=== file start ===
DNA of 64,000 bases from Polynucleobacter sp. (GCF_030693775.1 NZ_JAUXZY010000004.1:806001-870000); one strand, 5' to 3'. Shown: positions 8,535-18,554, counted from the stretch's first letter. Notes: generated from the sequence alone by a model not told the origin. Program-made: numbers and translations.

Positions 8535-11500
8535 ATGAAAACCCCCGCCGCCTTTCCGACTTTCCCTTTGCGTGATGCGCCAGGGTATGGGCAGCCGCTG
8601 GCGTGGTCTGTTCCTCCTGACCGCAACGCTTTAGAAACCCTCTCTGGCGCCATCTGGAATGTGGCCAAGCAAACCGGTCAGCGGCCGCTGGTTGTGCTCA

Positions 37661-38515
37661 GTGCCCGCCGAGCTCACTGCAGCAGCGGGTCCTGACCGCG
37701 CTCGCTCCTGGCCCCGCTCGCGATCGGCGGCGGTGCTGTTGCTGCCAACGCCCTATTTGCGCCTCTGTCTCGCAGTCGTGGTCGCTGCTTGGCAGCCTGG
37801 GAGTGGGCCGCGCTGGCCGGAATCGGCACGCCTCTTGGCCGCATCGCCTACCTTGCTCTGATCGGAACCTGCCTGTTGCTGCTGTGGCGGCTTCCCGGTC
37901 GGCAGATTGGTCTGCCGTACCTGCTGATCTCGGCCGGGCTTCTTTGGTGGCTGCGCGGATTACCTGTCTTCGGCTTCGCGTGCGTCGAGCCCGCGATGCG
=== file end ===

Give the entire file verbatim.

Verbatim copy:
DNA of 64,000 bases from Polynucleobacter sp. (GCF_030693775.1 NZ_JAUXZY010000004.1:806001-870000); one strand, 5' to 3'. Shown: positions 8,535-18,554, counted from the stretch's first letter. Notes: generated from the sequence alone by a model not told the origin. Program-made: numbers and translations.

Positions 8535-11500
8535 ATGAAAACCCCCGCCGCCTTTCCGACTTTCCCTTTGCGTGATGCGCCAGGGTATGGGCAGCCGCTG
8601 GCGTGGTCTGTTCCTCCTGACCGCAACGCTTTAGAAACCCTCTCTGGCGCCATCTGGAATGTGGCCAAGCAAACCGGTCAGCGGCCGCTGGTTGTGCTCA

Positions 37661-38515
37661 GTGCCCGCCGAGCTCACTGCAGCAGCGGGTCCTGACCGCG
37701 CTCGCTCCTGGCCCCGCTCGCGATCGGCGGCGGTGCTGTTGCTGCCAACGCCCTATTTGCGCCTCTGTCTCGCAGTCGTGGTCGCTGCTTGGCAGCCTGG
37801 GAGTGGGCCGCGCTGGCCGGAATCGGCACGCCTCTTGGCCGCATCGCCTACCTTGCTCTGATCGGAACCTGCCTGTTGCTGCTGTGGCGGCTTCCCGGTC
37901 GGCAGATTGGTCTGCCGTACCTGCTGATCTCGGCCGGGCTTCTTTGGTGGCTGCGCGGATTACCTGTCTTCGGCTTCGCGTGCGTCGAGCCCGCGATGCG